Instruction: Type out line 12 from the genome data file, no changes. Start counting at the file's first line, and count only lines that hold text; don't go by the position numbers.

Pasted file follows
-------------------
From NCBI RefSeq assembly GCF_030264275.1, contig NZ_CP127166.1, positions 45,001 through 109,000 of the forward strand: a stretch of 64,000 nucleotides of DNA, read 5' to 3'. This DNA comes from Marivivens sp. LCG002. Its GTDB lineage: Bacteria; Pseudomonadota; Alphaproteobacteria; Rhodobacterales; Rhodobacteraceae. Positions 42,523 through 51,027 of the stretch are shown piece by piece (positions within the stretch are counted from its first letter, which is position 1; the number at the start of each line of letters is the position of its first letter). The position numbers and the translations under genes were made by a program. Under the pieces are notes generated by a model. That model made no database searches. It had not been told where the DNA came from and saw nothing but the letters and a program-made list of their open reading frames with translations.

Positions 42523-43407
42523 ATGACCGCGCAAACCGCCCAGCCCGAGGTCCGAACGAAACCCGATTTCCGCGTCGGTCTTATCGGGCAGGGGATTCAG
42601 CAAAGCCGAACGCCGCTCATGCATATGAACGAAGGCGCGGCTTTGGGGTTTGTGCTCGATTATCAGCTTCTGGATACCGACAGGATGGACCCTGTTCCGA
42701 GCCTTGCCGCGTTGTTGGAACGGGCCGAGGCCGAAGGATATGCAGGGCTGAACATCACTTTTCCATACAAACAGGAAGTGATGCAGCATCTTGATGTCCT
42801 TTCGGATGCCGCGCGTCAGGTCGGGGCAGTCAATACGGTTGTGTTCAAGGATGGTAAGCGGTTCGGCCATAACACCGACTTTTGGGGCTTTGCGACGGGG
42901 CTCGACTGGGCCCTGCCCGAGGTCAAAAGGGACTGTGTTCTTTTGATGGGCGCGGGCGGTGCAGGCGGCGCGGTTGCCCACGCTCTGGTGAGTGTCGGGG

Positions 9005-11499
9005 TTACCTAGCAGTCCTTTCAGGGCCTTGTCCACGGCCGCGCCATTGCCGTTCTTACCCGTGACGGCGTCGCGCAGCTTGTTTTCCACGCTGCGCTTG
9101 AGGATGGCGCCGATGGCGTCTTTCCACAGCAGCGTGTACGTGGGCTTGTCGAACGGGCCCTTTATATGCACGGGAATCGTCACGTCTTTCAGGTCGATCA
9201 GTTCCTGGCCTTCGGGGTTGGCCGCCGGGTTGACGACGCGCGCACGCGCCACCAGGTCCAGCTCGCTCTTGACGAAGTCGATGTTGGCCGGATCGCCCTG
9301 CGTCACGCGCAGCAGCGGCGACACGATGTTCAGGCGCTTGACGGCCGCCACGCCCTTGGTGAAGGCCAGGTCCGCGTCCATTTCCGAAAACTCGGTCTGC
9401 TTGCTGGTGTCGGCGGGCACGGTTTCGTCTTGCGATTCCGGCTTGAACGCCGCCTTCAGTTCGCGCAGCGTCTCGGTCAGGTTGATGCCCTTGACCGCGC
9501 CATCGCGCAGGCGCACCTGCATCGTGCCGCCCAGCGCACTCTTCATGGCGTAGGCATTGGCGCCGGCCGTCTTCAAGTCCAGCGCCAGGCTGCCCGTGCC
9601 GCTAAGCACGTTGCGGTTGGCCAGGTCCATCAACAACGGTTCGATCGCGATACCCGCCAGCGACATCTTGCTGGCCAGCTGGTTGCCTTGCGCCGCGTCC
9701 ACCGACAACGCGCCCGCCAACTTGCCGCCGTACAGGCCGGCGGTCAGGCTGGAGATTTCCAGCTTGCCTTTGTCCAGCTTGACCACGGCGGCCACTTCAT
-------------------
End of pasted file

9301 CGTCACGCGCAGCAGCGGCGACACGATGTTCAGGCGCTTGACGGCCGCCACGCCCTTGGTGAAGGCCAGGTCCGCGTCCATTTCCGAAAACTCGGTCTGC